The New International Encyclopædia/Creole Case, The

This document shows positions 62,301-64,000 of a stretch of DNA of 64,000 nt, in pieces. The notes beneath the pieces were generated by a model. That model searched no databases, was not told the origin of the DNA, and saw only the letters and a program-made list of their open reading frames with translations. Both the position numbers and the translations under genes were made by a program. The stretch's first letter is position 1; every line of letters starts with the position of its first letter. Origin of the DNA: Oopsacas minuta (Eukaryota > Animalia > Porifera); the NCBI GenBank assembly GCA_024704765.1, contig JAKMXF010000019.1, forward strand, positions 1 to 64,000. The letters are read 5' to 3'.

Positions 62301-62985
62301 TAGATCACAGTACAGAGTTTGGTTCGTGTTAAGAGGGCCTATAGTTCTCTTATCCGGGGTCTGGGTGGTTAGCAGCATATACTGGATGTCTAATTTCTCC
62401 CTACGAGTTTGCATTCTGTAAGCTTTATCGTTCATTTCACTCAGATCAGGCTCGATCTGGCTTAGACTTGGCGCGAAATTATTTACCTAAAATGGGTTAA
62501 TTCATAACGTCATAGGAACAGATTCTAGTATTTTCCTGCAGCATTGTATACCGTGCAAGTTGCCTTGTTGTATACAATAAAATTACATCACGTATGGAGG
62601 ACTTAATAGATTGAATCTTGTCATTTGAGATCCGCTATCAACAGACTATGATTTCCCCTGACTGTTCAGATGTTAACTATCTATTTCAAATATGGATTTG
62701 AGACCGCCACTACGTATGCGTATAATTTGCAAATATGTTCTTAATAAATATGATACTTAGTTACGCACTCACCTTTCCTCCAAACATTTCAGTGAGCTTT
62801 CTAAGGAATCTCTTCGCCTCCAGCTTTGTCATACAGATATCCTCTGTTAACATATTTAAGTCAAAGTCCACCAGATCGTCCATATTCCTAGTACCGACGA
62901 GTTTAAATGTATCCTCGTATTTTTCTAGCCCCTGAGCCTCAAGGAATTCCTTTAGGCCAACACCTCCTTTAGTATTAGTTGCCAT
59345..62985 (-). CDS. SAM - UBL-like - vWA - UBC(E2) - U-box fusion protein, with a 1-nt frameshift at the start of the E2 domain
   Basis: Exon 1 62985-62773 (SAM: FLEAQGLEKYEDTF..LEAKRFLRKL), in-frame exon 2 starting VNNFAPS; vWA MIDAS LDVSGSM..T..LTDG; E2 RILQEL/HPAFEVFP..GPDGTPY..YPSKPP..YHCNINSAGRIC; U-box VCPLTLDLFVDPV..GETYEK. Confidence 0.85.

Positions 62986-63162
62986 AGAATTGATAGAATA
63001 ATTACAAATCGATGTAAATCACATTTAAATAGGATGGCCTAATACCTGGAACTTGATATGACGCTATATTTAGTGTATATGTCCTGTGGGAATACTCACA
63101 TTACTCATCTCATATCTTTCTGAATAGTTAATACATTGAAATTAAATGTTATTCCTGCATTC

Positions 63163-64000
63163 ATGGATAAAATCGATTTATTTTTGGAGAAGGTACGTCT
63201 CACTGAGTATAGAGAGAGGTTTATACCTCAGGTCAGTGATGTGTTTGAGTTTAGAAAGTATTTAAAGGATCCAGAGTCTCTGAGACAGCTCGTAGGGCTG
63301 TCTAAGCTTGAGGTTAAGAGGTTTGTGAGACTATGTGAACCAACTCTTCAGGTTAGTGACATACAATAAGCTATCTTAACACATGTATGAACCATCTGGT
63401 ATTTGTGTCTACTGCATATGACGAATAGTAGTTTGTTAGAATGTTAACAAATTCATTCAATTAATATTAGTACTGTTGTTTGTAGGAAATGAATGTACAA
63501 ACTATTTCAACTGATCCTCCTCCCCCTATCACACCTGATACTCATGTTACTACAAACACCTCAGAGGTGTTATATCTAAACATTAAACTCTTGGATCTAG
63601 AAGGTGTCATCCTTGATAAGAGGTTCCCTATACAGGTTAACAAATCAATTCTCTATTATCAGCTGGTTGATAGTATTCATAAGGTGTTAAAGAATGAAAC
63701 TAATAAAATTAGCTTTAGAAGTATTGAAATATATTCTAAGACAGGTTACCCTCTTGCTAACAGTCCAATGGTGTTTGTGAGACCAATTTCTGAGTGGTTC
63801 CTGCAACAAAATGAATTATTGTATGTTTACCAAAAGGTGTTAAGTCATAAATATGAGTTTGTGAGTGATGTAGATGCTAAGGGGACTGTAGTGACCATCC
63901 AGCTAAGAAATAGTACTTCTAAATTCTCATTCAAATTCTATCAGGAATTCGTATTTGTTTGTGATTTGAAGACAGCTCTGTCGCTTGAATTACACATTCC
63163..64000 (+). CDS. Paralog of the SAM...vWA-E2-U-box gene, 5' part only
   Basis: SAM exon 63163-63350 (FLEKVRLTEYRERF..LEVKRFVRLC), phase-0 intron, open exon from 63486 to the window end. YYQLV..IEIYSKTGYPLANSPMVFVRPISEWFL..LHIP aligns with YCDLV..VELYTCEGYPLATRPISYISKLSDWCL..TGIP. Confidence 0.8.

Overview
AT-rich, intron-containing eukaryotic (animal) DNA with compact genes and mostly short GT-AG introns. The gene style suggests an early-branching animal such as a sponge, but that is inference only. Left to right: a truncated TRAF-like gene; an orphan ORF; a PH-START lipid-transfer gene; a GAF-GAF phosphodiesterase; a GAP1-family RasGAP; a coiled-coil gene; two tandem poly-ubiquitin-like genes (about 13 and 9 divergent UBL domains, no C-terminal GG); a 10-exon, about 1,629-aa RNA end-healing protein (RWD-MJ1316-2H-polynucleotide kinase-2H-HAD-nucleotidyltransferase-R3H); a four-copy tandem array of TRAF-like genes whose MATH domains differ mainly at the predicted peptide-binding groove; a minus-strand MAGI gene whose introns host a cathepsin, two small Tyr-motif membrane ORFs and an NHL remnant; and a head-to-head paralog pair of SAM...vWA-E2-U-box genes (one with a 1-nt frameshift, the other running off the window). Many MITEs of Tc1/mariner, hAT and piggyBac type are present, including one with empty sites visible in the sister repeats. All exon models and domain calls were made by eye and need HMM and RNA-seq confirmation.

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CREOLE CASE, The. An incident in American history, which caused some friction between the governments of the United States and Great Britain and was the occasion of an animated debate between the pro-slavery and anti-slavery elements in Congress. In 1841, 19 of the 135 slaves on board the American brig Creole revolted, while being transported coastwise between Hampton Roads and New Orleans, and securing control, after killing the captain and wounding several others, directed the vessel to Nassau, New Providence, where all those who had not been directly concerned in the revolt were immediately liberated by the British authorities, the others being held for trial on a charge of murder, in the local courts. Daniel Webster, who was then Secretary of State, demanded the return of the slaves, on the ground that they were legally property and were on American soil and under the jurisdiction of the United States, so long as they were under the American flag, even when on board a ship. They were never returned, however, by the British Government. The incident caused J. R. Giddings (q.v.) to offer a series of resolutions in the House of Representatives, on March 21, 1842, declaring that slavery could exist only by positive law of the separate States; that these States had delegated no control over slavery to the Federal Government, which alone had jurisdiction on the high seas, and, therefore, that slaves on the high seas became free, and the coastwise slave trade was unconstitutional. The House passed a resolution of censure, and Giddings immediately resigned, but was triumphantly reëlected. His resolutions expressed the basis of one phase of the constitutional anti-slavery agitation. They are given in full in Giddings's History of the Rebellion (New York, 1864). The statute of March 2, 1807, regulating the coastwise slave trade, is in 2 U. S. Statutes at Large 426. See Slavery.